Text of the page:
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Th1/Th2 Helper T Cells and Pregnancy: Research Review

A short overview of the role of Th1 and Th2 helper T cells in inflammation and pregnancy - and the science behind it.

March 31, 2022 Pregmune Team
th1/th2 balance

Some immune cells, like T helper cells, produce molecules that tell the immune system to either kick into high gear (pro-inflammatory) or calm down (anti-inflammatory). Th1 cells are T helper cells that produce pro-inflammatory molecules, while Th2 cells produce anti-inflammatory molecules. The ratio of Th1 to Th2 can help determine a patient’s inflammation levels.

Whether caused by an autoimmune condition, infection, allergies, or another source, inflammation has been associated with reproductive challenges. During a healthy pregnancy, the body must be able to shift to a relatively anti-inflammatory state to maintain the pregnancy.


CD4+ T cells, CD8+ T cells, NKT cells, and NK cells comprise four of the major effector cell types of the immune system. These cells can respond to the presence of foreign antigens, including paternally derived antigens present on conceptuses, and elicit either immunogenic or tolerogenic responses.  

Naïve CD4+ T cells can differentiate into one of several lineages upon antigen priming by antigen presenting cells (APCs) depending on the nature of the APCs involved and the profile of soluble molecules secreted by the APCs during priming.  These lineages include Th1, Th2, Th17, and Treg cells (regulatory T cells) which are distinguished by unique cytokine expression profiles.  Cells expressing these cytokines (IFNg for Th1, IL-4 for Th2, IL-17 for Th17, and IL-10 for Treg) can be identified by flow cytometry and ratios of these cells can be determined to characterize the CD4+ T cell lineage profile for an individual.  Analogous lineages also exist for CD8+ T cells, NKT cells, and NK cells which can be similarly characterized.  Levels of TNFa positive cells can also be used as a general marker of cellular activation.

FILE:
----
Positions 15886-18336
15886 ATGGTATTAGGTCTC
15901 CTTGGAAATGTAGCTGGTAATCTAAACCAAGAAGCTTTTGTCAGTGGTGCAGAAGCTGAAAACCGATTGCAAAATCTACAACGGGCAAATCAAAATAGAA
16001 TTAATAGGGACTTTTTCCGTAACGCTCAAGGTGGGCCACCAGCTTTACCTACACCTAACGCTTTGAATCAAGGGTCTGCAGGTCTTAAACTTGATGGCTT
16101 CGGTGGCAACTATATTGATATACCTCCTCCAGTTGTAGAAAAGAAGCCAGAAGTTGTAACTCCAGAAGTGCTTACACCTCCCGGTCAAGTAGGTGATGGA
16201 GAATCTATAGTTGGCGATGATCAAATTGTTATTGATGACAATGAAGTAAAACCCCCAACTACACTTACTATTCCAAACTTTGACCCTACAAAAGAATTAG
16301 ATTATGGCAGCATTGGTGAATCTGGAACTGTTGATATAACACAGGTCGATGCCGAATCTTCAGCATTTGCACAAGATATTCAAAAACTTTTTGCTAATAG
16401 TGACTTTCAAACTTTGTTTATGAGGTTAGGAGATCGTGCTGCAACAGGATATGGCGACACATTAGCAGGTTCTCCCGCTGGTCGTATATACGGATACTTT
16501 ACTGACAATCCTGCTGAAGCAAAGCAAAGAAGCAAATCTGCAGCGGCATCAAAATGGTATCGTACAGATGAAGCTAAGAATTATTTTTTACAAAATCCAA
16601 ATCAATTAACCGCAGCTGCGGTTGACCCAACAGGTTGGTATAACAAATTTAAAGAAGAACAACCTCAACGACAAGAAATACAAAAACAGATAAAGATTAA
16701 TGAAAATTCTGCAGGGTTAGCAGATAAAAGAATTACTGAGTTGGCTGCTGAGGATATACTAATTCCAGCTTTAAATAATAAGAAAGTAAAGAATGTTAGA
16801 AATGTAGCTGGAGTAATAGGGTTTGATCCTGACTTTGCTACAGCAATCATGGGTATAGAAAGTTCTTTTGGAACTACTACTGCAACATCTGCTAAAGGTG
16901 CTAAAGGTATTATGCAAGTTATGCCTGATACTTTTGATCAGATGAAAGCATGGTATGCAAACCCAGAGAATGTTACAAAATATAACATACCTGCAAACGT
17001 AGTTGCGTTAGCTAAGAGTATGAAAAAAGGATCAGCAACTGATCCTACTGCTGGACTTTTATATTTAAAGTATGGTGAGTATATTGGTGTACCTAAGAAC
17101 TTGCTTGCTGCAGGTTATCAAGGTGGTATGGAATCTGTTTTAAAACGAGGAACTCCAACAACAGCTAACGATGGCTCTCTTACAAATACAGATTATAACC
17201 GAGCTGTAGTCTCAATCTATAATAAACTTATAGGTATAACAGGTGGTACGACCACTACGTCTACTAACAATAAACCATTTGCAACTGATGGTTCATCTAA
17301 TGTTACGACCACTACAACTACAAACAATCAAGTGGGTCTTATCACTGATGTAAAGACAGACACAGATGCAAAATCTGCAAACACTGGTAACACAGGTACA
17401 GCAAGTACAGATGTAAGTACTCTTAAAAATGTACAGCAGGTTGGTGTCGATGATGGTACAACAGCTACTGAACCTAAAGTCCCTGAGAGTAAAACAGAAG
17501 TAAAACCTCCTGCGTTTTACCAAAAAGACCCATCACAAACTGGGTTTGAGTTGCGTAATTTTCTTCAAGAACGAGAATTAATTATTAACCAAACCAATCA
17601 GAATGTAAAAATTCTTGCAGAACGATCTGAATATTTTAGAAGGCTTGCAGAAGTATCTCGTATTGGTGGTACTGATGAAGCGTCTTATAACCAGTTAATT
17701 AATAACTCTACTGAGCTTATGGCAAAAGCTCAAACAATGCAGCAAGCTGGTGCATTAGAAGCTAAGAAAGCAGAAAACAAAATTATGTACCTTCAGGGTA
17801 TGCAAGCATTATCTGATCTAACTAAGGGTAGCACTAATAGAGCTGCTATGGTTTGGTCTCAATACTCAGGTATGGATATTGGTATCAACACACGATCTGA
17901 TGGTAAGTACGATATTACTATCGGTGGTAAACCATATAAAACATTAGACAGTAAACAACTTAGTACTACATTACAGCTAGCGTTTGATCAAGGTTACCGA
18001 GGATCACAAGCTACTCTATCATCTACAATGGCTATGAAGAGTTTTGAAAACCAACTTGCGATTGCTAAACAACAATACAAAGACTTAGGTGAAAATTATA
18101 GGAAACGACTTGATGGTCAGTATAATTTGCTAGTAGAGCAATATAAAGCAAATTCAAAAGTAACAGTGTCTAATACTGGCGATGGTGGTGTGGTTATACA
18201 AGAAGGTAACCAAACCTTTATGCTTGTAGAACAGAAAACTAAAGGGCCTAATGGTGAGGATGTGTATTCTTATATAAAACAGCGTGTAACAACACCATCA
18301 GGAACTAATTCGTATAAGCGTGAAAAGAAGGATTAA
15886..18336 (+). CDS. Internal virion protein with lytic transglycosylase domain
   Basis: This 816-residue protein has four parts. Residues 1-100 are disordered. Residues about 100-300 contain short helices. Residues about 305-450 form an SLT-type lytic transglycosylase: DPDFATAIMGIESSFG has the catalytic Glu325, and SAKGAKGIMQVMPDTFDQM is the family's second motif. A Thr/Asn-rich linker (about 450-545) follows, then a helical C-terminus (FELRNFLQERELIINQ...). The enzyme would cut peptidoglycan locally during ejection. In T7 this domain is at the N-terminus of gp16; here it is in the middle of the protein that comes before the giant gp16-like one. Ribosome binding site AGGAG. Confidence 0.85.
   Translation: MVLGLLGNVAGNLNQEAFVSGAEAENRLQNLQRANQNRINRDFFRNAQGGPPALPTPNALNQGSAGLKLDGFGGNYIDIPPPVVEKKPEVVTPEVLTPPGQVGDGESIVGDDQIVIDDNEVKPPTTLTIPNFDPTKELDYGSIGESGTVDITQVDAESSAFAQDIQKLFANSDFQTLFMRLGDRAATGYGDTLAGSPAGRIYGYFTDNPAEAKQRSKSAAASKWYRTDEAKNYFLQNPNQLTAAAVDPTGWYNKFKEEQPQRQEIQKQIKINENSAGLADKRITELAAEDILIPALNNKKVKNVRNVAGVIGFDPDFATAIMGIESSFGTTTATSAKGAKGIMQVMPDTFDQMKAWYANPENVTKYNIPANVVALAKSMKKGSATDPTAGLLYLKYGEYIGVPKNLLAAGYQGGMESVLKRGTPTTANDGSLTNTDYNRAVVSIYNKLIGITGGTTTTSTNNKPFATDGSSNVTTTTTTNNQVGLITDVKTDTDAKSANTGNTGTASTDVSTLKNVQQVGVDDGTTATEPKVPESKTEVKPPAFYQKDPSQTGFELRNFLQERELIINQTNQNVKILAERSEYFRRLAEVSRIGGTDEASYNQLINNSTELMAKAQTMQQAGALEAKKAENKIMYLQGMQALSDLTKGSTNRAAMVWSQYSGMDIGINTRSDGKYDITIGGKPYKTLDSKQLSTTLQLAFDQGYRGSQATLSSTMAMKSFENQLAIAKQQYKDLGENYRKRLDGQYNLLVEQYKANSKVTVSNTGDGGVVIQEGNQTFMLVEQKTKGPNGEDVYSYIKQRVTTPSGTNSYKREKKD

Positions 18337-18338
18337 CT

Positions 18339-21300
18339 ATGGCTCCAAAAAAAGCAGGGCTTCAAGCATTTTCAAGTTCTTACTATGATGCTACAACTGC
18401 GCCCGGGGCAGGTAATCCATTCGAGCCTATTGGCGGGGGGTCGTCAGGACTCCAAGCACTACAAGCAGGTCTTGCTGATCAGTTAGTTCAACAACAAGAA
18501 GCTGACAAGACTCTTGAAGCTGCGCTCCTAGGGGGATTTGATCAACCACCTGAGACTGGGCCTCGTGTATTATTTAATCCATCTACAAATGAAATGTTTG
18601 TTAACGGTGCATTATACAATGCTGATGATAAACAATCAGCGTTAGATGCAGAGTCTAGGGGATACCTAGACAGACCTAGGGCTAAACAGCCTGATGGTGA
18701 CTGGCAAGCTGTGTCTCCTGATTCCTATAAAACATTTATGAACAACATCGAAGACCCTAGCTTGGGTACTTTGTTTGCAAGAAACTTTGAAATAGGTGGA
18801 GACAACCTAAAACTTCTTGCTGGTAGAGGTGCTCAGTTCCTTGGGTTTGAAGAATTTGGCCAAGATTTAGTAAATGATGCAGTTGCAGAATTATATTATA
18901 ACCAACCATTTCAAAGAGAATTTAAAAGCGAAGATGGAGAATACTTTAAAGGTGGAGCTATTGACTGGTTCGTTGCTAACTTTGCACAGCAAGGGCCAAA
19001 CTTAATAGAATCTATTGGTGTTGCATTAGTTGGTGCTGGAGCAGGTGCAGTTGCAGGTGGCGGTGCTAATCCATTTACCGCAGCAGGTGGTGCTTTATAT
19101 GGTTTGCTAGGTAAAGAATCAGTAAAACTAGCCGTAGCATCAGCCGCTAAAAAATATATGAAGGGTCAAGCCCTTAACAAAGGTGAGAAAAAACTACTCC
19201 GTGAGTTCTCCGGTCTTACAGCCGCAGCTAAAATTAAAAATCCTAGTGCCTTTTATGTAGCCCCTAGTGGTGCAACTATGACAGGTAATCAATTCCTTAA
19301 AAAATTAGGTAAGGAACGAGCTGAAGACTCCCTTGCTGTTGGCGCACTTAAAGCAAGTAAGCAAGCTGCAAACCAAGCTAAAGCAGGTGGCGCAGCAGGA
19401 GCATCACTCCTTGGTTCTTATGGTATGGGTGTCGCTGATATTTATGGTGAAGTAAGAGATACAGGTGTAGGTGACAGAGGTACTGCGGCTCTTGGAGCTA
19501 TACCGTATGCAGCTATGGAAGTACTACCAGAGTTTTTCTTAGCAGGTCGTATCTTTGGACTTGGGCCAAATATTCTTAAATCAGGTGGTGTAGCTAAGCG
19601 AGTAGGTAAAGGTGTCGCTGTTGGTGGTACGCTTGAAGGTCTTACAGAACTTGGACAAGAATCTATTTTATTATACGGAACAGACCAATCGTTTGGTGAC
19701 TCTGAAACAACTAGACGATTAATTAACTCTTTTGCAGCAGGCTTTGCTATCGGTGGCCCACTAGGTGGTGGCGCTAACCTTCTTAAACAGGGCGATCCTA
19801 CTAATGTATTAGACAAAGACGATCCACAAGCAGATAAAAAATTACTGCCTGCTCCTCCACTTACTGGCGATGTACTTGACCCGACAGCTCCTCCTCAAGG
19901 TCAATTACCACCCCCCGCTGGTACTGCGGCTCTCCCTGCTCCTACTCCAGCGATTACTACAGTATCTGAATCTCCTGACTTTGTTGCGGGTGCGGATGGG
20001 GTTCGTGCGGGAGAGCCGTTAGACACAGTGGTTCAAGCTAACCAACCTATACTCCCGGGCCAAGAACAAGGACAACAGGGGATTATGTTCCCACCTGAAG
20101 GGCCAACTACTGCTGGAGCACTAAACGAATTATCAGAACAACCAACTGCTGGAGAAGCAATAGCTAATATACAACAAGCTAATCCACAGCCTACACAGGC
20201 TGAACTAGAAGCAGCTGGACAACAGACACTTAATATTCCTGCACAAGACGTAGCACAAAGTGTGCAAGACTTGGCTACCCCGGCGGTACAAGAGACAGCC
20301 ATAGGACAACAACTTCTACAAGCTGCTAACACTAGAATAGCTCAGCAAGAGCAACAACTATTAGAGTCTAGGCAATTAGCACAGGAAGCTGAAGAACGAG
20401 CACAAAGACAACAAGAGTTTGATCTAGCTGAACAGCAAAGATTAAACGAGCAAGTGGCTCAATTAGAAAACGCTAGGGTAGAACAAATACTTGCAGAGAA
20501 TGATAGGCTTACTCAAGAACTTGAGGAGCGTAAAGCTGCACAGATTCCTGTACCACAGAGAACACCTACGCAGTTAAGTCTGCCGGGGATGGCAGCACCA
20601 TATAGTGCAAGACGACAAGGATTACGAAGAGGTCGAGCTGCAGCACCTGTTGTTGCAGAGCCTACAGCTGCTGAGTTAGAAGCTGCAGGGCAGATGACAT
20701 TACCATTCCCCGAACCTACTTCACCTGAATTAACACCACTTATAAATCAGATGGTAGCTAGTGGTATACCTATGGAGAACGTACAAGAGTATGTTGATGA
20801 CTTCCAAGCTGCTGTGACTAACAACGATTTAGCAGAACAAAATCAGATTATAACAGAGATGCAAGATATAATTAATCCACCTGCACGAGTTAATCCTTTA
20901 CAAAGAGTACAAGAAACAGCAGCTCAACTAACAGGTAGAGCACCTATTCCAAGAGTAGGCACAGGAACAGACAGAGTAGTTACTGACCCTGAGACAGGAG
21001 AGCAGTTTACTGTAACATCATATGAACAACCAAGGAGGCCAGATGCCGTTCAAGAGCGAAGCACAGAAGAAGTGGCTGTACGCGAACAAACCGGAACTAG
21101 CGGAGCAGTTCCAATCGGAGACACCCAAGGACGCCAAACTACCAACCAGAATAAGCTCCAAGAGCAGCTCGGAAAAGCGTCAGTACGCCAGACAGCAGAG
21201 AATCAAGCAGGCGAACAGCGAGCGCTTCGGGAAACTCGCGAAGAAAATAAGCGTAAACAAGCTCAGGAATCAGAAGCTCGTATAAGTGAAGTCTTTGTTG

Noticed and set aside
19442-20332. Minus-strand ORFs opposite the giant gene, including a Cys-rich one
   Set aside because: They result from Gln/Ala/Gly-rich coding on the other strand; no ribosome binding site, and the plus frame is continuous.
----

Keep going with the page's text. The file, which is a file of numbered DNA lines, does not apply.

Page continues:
Relative balances of these lineages within each of these cell types can be used to help characterize the nature of any underlying immune conditions.  For example, some autoimmune conditions such as rheumatoid arthritis are Th1-dominant, whereas other autoimmune conditions such as systemic lupus erythematosus are Th2-dominant.  Other conditions including endometriosis, PCOS, and atopy are also characterized by differential intracellular cytokine profiles.  These profiles can be present many years prior to the full clinical manifestation and diagnosis of an underlying autoimmune/inflammatory immune condition and therefore, in combination with other genetic and cellular data, can be used to characterize preclinical/asymptomatic conditions that may affect the immune response to foreign antigens.

Changes in intracellular cytokine profiles can also be used to track the maternal immune response to pregnancy, assess the efficacy of immune treatment, and determine if any failures of pregnancy are immunological in nature.  

Published clinical data